Overboard: Stories from off the boat
Published on June 17th, 2019
Falling overboard can occur unexpectedly and end tragically. Staying onboard is always a priority, but even the most experienced can find themselves off the boat. Gene Rankin shares his experience.
We were racing Intl. 470s on Pewaukee Lake, for the Spring opening regatta. It was April 1974 and the water temperature was about 45ºF, air temperature maybe a little better. Both skipper and I were wearing PFDs (mine a nifty new one from the North loft) It was blowing in the low to mid 20s and gusty.
We were debating about setting the chute on the first reach as we tacked at the weather mark, and we got knocked over by a puff just as I was going out on the wire. I lost my grip and got separated from the boat which sailed off downwind and promptly capsized.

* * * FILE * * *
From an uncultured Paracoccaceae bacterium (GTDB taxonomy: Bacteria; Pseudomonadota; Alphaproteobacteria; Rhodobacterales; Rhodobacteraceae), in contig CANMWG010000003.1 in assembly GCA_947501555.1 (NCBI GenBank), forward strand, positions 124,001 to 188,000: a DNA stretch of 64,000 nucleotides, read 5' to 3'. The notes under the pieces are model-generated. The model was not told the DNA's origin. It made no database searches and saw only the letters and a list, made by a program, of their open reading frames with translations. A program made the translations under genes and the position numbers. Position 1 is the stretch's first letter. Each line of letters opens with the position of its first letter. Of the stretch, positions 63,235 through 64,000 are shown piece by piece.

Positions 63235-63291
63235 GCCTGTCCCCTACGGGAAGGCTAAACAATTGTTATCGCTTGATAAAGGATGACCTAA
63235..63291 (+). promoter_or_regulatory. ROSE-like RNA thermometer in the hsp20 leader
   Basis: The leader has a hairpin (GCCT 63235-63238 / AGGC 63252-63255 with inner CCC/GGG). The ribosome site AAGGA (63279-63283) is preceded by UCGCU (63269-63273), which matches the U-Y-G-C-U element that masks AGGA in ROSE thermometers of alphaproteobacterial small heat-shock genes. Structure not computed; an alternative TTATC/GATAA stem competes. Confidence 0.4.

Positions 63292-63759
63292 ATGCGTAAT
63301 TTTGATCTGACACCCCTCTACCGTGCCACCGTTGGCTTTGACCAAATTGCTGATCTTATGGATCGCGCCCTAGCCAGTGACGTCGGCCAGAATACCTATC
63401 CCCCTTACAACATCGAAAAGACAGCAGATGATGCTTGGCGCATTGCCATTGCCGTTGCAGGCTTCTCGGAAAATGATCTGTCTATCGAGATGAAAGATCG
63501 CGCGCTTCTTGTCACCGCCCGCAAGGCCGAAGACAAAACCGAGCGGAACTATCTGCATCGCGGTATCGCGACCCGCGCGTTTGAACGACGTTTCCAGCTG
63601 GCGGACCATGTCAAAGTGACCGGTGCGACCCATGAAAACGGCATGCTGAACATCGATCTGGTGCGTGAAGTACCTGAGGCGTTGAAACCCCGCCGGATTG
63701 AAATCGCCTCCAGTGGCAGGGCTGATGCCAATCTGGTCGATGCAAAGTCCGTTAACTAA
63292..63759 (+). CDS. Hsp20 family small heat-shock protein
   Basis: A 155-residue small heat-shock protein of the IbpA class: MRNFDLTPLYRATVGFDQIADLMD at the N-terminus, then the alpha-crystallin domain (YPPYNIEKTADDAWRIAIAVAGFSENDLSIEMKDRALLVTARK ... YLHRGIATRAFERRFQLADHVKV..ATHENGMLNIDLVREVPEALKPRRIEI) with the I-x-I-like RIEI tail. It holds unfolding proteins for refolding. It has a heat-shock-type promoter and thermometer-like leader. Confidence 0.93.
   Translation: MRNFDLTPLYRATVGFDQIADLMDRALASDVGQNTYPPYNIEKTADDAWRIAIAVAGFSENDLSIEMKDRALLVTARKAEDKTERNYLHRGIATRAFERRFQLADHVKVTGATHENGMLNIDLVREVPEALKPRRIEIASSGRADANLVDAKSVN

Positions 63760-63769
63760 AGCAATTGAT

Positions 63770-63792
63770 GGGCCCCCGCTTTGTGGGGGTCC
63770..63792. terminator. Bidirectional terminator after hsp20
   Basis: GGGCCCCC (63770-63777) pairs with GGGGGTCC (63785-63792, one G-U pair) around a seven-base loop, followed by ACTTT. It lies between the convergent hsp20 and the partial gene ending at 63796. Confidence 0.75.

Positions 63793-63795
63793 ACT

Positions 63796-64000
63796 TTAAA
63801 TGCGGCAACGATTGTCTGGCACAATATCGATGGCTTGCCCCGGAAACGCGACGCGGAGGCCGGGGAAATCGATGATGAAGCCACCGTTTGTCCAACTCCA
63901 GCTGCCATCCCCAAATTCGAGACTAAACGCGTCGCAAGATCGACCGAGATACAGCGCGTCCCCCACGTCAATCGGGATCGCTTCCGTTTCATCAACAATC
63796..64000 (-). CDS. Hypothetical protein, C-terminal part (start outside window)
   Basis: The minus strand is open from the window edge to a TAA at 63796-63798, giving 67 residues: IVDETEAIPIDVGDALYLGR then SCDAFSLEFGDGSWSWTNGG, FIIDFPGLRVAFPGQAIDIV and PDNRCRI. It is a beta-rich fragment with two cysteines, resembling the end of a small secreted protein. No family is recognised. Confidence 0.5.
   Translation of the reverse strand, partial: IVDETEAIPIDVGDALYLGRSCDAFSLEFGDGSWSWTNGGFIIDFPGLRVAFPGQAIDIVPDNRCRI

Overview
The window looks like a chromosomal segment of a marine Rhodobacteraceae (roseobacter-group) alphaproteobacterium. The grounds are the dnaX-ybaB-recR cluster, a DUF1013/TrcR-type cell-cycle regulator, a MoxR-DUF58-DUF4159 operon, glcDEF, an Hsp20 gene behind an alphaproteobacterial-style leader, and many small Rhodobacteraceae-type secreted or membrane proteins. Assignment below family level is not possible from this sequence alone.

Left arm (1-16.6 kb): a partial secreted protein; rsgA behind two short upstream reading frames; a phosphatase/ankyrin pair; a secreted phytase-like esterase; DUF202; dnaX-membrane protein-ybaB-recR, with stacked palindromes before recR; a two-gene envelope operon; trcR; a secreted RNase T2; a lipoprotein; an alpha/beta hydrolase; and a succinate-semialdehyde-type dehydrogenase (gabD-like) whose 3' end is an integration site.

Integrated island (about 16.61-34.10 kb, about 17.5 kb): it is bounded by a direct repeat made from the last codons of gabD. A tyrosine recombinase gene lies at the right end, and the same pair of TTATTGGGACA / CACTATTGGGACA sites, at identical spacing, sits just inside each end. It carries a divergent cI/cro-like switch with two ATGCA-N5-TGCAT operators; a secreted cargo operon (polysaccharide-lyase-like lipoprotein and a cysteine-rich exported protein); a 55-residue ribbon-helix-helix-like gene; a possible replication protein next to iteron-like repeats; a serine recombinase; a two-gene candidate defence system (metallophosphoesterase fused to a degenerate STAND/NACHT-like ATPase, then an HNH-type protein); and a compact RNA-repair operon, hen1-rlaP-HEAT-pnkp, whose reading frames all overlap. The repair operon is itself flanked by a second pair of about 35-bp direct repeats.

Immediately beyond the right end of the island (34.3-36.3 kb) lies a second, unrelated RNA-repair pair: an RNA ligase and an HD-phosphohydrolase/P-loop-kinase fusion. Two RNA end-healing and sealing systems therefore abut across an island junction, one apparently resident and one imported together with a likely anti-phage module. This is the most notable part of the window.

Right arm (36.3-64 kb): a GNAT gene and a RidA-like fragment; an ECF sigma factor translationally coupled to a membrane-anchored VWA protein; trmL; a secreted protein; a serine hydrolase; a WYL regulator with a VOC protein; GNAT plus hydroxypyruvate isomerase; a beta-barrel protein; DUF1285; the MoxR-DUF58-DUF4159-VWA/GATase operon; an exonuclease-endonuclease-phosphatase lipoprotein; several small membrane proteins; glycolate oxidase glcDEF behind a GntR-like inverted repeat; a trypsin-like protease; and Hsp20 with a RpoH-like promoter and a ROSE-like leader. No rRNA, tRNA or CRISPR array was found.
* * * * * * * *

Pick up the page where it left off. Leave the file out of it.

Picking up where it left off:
I floated high enough, and though cold, felt good. I spent close to 45 minutes in the water before Peter Harken came by in his new hard-bottomed Avon, for he’d been busy picking up others who’d had mishaps. When I got hauled into the boat, I found that I could not even do a push-up; I had no body strength at all.
I spent a substantial amount of time under a hot shower and bought me a wetsuit the next Monday. Wore it thereafter every time the water temperature was below 65° (in the midwest, that means most days even into August), which made the wetsuit into a mobile sauna. A PFD over a trapeze harness over a wetsuit means you can’t unzip much to cool down when the air temperature is in the high 70s.
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